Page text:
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Marriott champions 'cultural competence'

News, 14 January 2016

MIAMI, FL: Marriott International, the hotel group, is prioritising "cultural competence" as it seeks to engage the increasingly diverse sets of consumers who are now staying at its properties.

Apoorva N. Gandhi, VP/Multicultural Affairs at Marriott International, discussed this subject at the Association of National Advertisers' (ANA) 2015 Multicultural Marketing and Diversity Conference.

"We want to make sure that we're culturally competent in terms of how we welcome folks into our hotels – how we deliver and sell to them, and how we delight them," he said.

Such competency requires a deep understanding of how to meet the wants and needs of various different customer cohorts. And getting this strategy right at a highly granular level could prove extremely profitable for Marriott.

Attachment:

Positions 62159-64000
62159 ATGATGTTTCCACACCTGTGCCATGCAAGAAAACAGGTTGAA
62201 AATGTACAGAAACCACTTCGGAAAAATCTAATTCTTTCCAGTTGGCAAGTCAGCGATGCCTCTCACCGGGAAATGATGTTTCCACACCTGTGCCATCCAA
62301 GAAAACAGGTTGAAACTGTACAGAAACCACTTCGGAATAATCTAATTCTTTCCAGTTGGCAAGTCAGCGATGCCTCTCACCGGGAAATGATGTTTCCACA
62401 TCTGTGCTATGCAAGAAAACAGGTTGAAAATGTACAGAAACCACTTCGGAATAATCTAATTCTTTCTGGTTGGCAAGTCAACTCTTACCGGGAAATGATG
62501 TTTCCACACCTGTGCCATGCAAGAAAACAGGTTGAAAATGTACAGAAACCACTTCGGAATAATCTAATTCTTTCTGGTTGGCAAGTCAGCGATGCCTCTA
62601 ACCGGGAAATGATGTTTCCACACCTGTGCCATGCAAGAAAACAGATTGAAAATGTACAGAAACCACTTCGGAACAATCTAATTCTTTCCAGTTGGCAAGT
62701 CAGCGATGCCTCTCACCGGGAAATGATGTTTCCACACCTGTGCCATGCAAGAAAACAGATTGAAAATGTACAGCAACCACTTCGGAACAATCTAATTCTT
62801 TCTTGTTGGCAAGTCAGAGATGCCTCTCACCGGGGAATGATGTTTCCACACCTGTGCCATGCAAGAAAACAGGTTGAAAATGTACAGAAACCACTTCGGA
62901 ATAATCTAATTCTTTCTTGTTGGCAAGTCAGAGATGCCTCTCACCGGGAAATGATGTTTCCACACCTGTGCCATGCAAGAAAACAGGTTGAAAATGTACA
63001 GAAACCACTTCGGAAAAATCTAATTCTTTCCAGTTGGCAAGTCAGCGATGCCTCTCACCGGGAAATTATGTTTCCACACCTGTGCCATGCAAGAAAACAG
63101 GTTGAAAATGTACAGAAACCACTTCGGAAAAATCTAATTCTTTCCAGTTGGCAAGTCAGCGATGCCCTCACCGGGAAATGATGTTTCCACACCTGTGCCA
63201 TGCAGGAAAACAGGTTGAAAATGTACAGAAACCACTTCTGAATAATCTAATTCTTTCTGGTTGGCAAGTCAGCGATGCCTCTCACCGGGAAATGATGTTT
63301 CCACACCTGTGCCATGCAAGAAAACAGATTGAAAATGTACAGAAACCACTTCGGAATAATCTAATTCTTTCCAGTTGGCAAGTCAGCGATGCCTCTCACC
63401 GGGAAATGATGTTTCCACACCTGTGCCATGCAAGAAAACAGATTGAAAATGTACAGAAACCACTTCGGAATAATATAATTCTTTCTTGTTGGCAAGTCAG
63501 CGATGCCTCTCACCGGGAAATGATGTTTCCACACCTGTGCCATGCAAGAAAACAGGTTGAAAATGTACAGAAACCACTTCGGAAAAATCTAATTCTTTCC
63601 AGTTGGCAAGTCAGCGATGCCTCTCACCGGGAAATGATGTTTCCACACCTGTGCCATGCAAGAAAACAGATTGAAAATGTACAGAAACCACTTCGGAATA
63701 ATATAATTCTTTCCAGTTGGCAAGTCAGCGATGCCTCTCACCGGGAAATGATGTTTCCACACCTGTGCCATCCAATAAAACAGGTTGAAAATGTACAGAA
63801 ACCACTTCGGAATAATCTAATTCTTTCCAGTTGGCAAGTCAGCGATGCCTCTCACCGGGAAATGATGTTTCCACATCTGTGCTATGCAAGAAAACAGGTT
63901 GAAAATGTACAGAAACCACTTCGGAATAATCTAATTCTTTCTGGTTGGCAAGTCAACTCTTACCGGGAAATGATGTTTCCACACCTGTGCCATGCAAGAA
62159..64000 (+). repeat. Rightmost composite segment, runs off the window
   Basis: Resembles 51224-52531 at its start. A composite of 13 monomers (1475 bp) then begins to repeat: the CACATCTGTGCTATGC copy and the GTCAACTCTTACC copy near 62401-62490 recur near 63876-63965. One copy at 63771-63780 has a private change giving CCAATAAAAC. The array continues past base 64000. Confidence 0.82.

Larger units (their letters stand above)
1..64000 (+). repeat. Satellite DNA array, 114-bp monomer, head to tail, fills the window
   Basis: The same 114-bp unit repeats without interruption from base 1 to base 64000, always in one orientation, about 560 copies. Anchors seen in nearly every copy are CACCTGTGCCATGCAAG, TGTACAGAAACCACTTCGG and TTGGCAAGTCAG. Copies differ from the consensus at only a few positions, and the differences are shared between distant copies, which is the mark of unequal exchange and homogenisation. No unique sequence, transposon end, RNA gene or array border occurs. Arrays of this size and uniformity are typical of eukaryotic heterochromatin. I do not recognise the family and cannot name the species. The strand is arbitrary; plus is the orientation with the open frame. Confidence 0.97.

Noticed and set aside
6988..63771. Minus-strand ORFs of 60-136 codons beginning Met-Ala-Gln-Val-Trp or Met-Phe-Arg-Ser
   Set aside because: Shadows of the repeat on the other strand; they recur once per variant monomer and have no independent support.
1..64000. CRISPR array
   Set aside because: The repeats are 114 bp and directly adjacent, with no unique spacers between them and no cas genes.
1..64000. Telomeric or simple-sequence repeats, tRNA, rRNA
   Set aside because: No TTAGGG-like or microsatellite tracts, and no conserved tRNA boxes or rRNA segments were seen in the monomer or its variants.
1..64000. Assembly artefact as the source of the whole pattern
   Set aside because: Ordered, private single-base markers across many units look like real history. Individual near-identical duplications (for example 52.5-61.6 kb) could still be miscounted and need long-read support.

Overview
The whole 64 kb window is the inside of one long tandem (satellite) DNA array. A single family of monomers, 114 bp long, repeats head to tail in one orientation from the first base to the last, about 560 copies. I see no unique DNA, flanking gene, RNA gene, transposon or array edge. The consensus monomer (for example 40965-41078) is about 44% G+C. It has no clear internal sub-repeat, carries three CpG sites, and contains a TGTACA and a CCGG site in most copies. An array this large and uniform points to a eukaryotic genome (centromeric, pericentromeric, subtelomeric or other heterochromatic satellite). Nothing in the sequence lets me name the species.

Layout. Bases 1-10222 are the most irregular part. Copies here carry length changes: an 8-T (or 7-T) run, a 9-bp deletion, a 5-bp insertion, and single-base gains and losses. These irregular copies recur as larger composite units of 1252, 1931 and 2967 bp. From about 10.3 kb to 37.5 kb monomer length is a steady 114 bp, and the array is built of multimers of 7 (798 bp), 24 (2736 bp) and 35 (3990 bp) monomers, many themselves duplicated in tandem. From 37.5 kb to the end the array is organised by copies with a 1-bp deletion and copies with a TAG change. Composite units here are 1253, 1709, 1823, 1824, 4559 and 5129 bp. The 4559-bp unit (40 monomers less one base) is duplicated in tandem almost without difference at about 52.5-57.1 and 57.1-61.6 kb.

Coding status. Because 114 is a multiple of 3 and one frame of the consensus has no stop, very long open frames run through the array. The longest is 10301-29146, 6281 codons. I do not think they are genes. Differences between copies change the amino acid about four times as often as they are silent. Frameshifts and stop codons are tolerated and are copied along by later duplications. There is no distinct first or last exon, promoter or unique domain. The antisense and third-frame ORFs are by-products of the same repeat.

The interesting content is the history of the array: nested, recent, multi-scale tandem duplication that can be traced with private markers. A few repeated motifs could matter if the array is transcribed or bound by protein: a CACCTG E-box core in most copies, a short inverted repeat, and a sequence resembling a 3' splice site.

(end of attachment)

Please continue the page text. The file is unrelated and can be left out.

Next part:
"The domestic travel spend for our Hispanic friends is around $70bn," Gandhi said. (For more, including how the firm extends this thinking to international travellers, read Warc's exclusive report: Marriott's passion for the multicultural traveler.)

"Our African American friends spend about $50bn dollars on domestic travel. And the LGBT community is spending about $63bn a year on domestic travel.

"These are vibrant markets for this [industry], but it takes money and time to get this business … But what if we just went after 1% of those numbers? If we just got 1%, my god, we would be rock stars."

One marketing campaign which has let Marriott reach each of these groups with specific messages – all while utilising a common umbrella – is called "#LoveTravels".

This program, Gandhi reported, "is a multicultural, inclusive campaign that conveys how everyone feels conformable being who they are everywhere they travel.

"Love. Being secure. Being comfortable in your own skin. If a marketer can help someone feel comfortable with who they are in using their product, you've knocked it out of the park."

Building on this theme, Marriott is aiming to reach diverse sets of consumers with tailored marketing cues, although the members of its target audience do share various important traits, too.

"In the multicultural markets, are we going for every traveller within a segment? No. Are we going for a particular traveller that we think would aspire to stay in our hotels, or can stay in our hotels? You bet we are," said Gandhi.

Data sourced from Warc